The more recent NSW public sector law has a separate ‘alteration’ principle which uses the same words and qualification as the Commonwealth principle, but is only operative at ‘at the request of the individual’.[6] As in the Commonwealth jurisdiction, the NSW privacy law imports any ‘conditions or limitations (however expressed)’ in the State FOI law on correction[7] . This means that the alteration right only applies to ‘a person to whom access to an agency’s document(s) has been given’, and only to ‘personal affairs’ information.[8] Guidance from Privacy NSW suggests that the two regimes run in parallel, and that requests for correction of ‘minor or short-lived records’ could be processed under the ‘more simple and flexible’ provisions of the privacy law rather than the potentially ‘cumbersome’ FOI Act processes.[9] Agencies are advised to specify in their Privacy Management Plans the circumstances in which they intend to follow simplified alteration procedures.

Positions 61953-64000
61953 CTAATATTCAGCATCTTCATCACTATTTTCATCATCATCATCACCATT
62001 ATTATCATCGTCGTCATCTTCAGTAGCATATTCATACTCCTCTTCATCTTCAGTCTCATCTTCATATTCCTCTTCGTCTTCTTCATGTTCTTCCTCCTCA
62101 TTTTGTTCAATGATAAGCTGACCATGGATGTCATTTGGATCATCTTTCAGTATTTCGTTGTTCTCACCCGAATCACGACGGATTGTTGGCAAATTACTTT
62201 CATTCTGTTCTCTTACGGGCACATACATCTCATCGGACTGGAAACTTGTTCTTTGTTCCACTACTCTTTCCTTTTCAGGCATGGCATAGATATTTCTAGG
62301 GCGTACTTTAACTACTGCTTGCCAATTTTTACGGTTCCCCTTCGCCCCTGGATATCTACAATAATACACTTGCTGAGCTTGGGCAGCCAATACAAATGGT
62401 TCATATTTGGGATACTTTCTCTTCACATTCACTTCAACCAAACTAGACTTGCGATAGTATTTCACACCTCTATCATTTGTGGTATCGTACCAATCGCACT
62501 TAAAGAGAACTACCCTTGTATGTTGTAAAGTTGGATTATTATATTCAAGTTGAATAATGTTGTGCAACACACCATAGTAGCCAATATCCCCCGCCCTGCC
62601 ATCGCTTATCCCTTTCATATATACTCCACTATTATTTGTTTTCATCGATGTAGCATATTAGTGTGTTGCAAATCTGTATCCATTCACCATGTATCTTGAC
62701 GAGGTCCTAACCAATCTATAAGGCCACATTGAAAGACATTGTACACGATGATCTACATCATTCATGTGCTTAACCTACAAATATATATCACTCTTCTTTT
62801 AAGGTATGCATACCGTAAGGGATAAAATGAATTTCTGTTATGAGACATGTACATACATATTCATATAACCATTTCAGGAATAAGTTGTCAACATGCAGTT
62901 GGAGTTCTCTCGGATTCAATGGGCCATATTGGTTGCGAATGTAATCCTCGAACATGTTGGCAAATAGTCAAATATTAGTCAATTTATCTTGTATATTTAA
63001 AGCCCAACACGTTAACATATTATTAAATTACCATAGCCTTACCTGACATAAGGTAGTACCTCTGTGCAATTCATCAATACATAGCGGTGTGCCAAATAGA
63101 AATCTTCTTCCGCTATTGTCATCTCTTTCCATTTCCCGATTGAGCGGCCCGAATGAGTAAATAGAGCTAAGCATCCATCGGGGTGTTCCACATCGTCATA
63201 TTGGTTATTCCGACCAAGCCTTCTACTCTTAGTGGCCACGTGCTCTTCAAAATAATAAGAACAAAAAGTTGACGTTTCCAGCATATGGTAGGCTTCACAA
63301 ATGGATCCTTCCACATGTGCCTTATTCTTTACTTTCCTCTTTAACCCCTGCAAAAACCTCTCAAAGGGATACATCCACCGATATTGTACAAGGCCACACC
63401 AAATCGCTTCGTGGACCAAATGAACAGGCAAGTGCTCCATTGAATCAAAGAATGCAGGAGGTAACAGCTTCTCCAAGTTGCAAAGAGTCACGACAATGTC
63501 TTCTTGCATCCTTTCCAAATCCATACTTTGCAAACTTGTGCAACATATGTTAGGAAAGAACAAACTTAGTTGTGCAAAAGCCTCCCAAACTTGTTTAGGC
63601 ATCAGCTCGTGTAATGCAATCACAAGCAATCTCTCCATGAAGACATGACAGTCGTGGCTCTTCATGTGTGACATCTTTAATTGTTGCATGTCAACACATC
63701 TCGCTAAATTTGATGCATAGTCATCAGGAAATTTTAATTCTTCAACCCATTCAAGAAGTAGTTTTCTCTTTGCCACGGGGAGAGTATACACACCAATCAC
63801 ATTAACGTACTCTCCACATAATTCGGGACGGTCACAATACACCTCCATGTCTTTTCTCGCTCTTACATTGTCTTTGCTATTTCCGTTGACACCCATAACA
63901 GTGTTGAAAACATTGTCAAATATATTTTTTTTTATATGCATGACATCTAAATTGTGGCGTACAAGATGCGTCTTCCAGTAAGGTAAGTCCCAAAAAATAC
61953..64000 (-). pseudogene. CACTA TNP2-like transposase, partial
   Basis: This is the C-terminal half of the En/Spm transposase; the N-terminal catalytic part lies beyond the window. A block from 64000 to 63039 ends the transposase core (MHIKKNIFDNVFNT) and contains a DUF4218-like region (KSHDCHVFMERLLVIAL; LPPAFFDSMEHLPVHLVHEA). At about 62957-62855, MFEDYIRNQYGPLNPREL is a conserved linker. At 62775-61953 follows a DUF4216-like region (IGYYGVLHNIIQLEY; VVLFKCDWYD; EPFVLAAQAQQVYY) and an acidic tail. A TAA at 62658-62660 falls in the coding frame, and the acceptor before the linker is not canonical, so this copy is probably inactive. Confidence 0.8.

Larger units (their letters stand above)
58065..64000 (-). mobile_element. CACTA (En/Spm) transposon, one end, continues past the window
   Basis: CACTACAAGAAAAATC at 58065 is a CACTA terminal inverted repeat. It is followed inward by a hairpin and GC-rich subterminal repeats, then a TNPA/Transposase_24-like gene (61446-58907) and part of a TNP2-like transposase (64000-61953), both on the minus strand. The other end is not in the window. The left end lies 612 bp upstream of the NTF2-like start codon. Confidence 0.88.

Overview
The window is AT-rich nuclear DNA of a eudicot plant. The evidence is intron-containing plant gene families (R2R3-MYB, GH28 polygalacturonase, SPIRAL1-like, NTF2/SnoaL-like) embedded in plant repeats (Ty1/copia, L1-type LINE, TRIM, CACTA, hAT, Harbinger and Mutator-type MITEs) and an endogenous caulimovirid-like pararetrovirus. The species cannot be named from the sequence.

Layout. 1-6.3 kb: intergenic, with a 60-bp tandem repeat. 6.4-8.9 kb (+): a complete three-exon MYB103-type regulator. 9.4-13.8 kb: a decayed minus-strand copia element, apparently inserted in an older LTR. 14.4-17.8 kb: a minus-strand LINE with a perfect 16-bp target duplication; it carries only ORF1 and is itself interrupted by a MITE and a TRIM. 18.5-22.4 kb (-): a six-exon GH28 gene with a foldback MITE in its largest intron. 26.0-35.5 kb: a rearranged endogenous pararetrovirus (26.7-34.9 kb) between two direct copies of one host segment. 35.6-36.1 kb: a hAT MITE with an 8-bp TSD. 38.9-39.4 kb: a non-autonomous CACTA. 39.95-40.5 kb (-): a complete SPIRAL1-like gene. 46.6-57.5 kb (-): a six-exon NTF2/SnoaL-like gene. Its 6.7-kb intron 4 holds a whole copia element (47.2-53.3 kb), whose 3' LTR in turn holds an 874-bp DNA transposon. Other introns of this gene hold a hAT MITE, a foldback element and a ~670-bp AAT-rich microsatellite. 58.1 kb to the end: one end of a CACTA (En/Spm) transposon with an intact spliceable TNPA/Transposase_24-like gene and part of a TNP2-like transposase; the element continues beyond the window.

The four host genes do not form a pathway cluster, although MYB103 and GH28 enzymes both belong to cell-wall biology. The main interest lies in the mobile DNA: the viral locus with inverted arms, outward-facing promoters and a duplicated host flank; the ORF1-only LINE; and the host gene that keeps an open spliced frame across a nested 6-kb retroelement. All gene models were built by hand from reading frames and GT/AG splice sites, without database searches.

The ‘NPP jurisdictions’

In the private sector NPPs, introduced into the federal Privacy Act in 2000, there is a combined access and correction principle which includes a right to correction but (unusually) places the onus on the individual to establish that the information is not accurate, complete and up-to-date.[10]

This NPP formulation is also used in the Victorian[11] law, although that law also defers to the State FOI law[12] , which in the case of Victoria is even more restrictive, in that the amendment right only applies ‘where a document containing [personal affairs information] has been released to [the subject]’[13] .